Date of Award
Master of Arts (Research)
Institute of Technology, Tralee
Dr. Tom Farrelly
Ms. Sinéad Flaherty
Aim/Background: Beliefs and attitudes about health directly and indirectly influence concomitant behaviours, practices and health outcomes. In Ireland, male farmers are experiencing a disproportionate burden of ill health in preventable lifestyle diseases, yet there is a lack of behavioural research in relation to male farmers and their health. Therefore, the purpose of this study was to examine the health beliefs, attitudes and practices of male farmers in rural Kerry, and to explore healthcare professionals' insights of male farmers' health beliefs, attitudes and practices.
Methodology: The study adopted a mixed methods design. Phase one of the study involved structured interviews with male farmers (n=147) across three different research sites (livestock marts) in February 2016 in County Kerry. The second phase of this study took place in June 2016, in Kerry, and consisted of semi-structured interviews with eleven healthcare professionals from a variety of disciplines.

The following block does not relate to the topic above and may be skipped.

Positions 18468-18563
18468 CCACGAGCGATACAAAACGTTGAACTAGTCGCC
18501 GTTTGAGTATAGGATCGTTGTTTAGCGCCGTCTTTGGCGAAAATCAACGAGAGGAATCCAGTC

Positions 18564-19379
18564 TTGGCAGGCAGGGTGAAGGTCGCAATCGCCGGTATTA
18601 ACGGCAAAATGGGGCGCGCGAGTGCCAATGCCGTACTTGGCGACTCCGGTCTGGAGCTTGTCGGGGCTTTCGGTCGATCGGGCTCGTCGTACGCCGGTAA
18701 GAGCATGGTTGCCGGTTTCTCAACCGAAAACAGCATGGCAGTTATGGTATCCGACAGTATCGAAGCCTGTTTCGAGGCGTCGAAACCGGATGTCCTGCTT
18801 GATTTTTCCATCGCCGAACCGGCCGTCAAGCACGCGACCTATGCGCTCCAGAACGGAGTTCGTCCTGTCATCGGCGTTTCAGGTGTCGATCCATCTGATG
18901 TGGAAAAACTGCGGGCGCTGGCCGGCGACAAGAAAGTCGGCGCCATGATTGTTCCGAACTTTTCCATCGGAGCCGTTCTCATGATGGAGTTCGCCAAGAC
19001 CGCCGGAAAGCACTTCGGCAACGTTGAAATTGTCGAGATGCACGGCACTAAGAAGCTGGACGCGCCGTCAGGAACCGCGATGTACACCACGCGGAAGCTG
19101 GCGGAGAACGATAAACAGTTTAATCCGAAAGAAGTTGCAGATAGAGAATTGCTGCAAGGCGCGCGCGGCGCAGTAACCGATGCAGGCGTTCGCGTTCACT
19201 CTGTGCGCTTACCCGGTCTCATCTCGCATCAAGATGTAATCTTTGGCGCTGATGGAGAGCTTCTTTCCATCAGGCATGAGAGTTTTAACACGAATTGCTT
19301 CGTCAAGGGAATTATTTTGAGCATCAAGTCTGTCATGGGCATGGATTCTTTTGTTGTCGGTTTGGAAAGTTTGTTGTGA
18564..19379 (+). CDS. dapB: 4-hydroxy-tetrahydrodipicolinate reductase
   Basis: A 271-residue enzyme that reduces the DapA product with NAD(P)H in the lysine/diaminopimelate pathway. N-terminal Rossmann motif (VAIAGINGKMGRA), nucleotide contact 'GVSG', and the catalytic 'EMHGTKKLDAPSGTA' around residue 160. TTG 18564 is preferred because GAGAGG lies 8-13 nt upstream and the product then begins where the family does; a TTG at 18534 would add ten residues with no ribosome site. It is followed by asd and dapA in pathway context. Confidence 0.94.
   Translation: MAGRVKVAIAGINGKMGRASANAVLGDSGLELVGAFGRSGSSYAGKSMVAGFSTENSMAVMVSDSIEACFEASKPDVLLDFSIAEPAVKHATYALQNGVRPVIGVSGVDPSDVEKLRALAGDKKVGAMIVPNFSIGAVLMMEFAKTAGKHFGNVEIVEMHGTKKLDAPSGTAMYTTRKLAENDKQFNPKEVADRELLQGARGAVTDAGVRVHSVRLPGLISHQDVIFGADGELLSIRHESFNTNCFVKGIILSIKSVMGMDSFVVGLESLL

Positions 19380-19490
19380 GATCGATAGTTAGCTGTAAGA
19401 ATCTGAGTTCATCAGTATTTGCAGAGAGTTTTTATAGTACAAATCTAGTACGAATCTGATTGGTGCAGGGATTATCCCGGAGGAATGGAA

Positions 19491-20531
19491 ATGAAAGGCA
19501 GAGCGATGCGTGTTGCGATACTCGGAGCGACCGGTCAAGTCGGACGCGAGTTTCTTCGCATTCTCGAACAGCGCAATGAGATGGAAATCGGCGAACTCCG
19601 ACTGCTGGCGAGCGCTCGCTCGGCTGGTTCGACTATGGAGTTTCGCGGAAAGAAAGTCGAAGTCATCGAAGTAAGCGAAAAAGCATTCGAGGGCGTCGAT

Findings: The quantitative phase of the study found that although the majority (61.2%, n=90) of male farmers attended their GP, there was a smaller cohort (37.4%, n=55) of men who either exhibited delayed help seeking practices (23.8%, n=35) or never sought help, even though they believed they should have done so (13.6%, n=20). Participants delayed help seeking behaviours were influenced by the level of perceived seriousness that they attached to health issues. Additionally, the beliefs and attitudes (to ignore the symptoms and to believe it was not serious) directly influenced these farmers (health practices) in not seeking help at an earlier stage. The qualitative findings revealed a strong consensus among healthcare professionals that farmers 'lacked ownership' of their health and relied heavily on a 'female significant other' in relation to their health.
Conclusion: This study raised important questions that necessitate further investigation in regards to male farmers delayed help seeking practices. The research concluded that further qualitative research is required with male farmers to determine the influence of health beliefs and attitudes on their concomitant behaviours, practices, and, thus, health outcomes, and to explore the concepts of responsibility and ownership of health with farmers themselves.
O'Brien, Chrystal, "A Mixed Methods Sequential Explanatory Study of Male Farmers' Health Beliefs, Attitudes and Practices in Rural Kerry" (2018). Theses [online].
Available at: https://sword.cit.ie/allthe/332